ACCOUNTANCY giant PwC is considering a bid for the German management consultancy Roland Berger, according to reports over the weekend.
The Munich-based business is one of Europe’s biggest consultants, generating around €650m (£546m) a year in revenues. Despite its size, it is still run by 250 partners.
Last month the German press reported that rival accountancy firm Deloitte was also lining up a bid for Roland Berger, having already made one unsuccessful takeover attempt in 2010. At the time Deloitte faced strong opposition from Roland Berger partners who wanted to maintain their independence.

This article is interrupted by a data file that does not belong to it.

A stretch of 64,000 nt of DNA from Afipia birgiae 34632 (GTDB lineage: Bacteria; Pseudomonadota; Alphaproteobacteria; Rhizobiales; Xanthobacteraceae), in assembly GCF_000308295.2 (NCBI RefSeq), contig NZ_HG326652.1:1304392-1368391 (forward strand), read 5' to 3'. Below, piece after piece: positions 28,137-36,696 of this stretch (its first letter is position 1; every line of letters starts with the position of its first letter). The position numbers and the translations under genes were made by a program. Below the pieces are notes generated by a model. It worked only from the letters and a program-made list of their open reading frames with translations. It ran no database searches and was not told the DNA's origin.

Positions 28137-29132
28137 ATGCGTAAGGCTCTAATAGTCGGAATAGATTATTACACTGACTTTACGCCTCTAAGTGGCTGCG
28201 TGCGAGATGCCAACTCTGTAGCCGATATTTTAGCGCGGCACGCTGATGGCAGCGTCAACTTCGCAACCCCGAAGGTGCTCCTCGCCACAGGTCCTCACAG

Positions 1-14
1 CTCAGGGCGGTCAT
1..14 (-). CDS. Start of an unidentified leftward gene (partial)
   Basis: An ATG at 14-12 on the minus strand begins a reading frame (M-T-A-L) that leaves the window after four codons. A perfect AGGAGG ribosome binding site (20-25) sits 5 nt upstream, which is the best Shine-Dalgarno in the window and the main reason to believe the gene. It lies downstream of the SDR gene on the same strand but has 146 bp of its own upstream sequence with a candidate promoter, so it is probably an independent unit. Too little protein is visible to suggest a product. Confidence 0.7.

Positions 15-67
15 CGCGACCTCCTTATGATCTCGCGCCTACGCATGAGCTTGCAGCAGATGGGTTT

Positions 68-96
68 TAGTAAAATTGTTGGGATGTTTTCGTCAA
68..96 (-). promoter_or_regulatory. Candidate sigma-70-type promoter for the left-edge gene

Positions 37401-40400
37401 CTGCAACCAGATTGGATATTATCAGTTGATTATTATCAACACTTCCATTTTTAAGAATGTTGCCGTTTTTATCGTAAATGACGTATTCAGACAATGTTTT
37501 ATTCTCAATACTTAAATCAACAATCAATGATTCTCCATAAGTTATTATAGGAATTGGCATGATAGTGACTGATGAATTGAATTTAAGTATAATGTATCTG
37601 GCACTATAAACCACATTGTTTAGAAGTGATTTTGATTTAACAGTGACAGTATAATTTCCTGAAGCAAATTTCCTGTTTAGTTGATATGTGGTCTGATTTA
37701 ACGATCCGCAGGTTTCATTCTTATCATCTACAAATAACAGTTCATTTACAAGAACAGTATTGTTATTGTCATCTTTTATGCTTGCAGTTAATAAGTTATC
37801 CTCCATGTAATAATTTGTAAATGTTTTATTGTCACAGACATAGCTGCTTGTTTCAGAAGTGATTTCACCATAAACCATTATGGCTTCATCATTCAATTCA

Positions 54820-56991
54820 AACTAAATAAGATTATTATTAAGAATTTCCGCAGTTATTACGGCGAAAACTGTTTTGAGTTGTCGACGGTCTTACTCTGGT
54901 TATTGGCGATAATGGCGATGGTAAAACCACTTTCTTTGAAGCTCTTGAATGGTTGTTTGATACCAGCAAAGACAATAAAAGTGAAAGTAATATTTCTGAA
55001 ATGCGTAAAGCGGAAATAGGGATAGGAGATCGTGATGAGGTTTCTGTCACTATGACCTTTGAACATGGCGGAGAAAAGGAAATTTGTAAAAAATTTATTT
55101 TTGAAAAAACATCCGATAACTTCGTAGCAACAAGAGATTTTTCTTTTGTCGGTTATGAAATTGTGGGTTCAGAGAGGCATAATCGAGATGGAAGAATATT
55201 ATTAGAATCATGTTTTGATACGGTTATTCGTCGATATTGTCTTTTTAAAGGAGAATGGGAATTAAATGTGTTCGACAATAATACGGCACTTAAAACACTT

The management consultancy industry offers the prospect of faster growth and larger margins than traditional services such as auditing, prompting the big four accountancy firms to takeover more firms.
Earlier this year Deloitte bought US consultancy Monitor, while Ernst & Young snapped up German firm J&M Management Consulting.
Other recent acquisitions include KPMG’s purchase of Brainnet and PwC’s takeover of PRTM Management Consulting.
Roland Berger was established by the eponymous businessman in 1967, who went on to become an adviser to former German chancellor Gerhard Schroder. It now has more than 2,500 employees working in 51 offices around the world.
PwC declined to comment on the takeover speculation, which was first reported in the Financial Times.